When it comes to regulating safety, health and wage regulations, the federal government has a significant amount of resources devoted to creating regulations, inspecting business and enforcing the regulations by punishing violations. The Department of Labor and its agencies like the Occupational Safety and Health Administration (OSHA), the Mine Safety and Health Administration (MSHA), work to protect workers and stop violations.
In addition to the “stick,” the federal government wields an additional tool to bring companies into compliance with workplace safety and labor laws. Contracts. Or more precisely, the $500 billion the government spends on those contracts. The “carrot” of these contracts can be used to ensure companies follow the rules and do the right thing for their workers.
Sadly, members of the Senate Health, Education, Labor and Pensions (HELP) Committee found that nearly 30 percent of federal contracts were going to companies that paid significant penalties for violating federal labor laws.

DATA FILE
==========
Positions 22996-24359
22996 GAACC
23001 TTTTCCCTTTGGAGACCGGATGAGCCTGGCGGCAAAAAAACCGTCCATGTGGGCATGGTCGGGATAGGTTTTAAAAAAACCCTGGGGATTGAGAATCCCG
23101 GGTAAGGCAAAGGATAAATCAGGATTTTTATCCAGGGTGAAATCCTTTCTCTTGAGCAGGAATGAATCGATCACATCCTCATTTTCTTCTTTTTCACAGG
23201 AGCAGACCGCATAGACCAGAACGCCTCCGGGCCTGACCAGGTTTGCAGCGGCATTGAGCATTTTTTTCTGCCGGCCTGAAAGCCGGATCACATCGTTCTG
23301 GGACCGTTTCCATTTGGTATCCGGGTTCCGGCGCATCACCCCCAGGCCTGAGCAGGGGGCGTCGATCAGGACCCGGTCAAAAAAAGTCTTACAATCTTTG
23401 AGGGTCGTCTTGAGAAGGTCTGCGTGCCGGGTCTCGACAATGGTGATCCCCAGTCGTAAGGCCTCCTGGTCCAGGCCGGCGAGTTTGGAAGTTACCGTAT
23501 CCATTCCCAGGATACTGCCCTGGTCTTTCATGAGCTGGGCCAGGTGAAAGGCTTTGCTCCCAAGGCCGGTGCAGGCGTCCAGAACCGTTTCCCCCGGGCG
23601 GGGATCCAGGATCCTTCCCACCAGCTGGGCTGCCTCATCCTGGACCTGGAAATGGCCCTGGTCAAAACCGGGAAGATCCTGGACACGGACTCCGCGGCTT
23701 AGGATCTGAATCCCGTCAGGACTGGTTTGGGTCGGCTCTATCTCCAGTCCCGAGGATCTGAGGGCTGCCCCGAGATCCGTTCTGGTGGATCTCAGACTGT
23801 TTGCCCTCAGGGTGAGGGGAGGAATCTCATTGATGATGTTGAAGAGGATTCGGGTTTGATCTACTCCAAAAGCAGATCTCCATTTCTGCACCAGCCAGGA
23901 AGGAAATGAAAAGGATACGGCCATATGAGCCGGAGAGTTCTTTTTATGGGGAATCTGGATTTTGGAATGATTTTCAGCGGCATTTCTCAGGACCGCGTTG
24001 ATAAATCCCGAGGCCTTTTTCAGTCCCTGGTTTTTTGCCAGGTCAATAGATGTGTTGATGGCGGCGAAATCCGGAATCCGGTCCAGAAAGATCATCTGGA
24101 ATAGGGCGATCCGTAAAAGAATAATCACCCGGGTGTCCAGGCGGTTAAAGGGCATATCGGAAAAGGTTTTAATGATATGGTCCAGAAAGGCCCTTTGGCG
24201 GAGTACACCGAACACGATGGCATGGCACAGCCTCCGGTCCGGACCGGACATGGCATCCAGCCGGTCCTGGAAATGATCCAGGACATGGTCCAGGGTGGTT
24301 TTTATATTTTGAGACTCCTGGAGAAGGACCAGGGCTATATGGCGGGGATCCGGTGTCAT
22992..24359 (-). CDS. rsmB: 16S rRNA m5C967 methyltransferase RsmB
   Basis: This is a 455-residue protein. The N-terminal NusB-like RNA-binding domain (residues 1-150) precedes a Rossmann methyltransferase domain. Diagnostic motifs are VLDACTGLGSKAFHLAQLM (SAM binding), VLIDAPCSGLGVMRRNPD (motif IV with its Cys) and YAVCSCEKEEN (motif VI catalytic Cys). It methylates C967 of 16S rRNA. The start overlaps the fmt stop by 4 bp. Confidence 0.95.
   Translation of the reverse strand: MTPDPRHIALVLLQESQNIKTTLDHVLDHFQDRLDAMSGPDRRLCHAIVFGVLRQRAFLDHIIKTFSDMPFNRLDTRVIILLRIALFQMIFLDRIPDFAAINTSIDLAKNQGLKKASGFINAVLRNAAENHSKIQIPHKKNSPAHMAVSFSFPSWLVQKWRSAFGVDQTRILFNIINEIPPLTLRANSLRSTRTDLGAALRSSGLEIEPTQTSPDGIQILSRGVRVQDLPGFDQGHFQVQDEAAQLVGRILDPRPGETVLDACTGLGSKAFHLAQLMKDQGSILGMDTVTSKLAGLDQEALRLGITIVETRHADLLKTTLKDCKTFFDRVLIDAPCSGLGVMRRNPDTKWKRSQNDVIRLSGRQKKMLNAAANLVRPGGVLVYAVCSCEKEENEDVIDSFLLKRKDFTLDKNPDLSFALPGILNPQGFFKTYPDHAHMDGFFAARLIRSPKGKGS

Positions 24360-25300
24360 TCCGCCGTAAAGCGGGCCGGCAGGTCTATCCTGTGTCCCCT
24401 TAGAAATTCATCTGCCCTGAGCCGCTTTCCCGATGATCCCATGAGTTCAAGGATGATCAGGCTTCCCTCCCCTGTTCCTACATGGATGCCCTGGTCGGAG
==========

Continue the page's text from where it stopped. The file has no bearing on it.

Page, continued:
While contracting officers are supposed to determine if an outside contractor complies with the law before awarding a contract, this often does not happen. Part of the problem is that the officers frequently lack the information on the violations.
The government has a database that is supposed to track these violations and permit easy access for contract officers to determine the extent of compliance, but the database is missing many of the violations those officers would need to review.
The report notes that one company was fined $2.5 million for a fatal workplace incident where a worker was sucked into an industrial drier. The incident was not in the database, so the contract officers could not have considered it when they awarded $3.4 million in contracts.
The committee recommends changes to ensure that workers are not placed at risk, while the companies they work for are rewarded with large government contracts.
Source: New Jersey Herald, “Study: Labor violations don’t stop gov’t contracts,” Sam Hananel, AP, December 11, 2013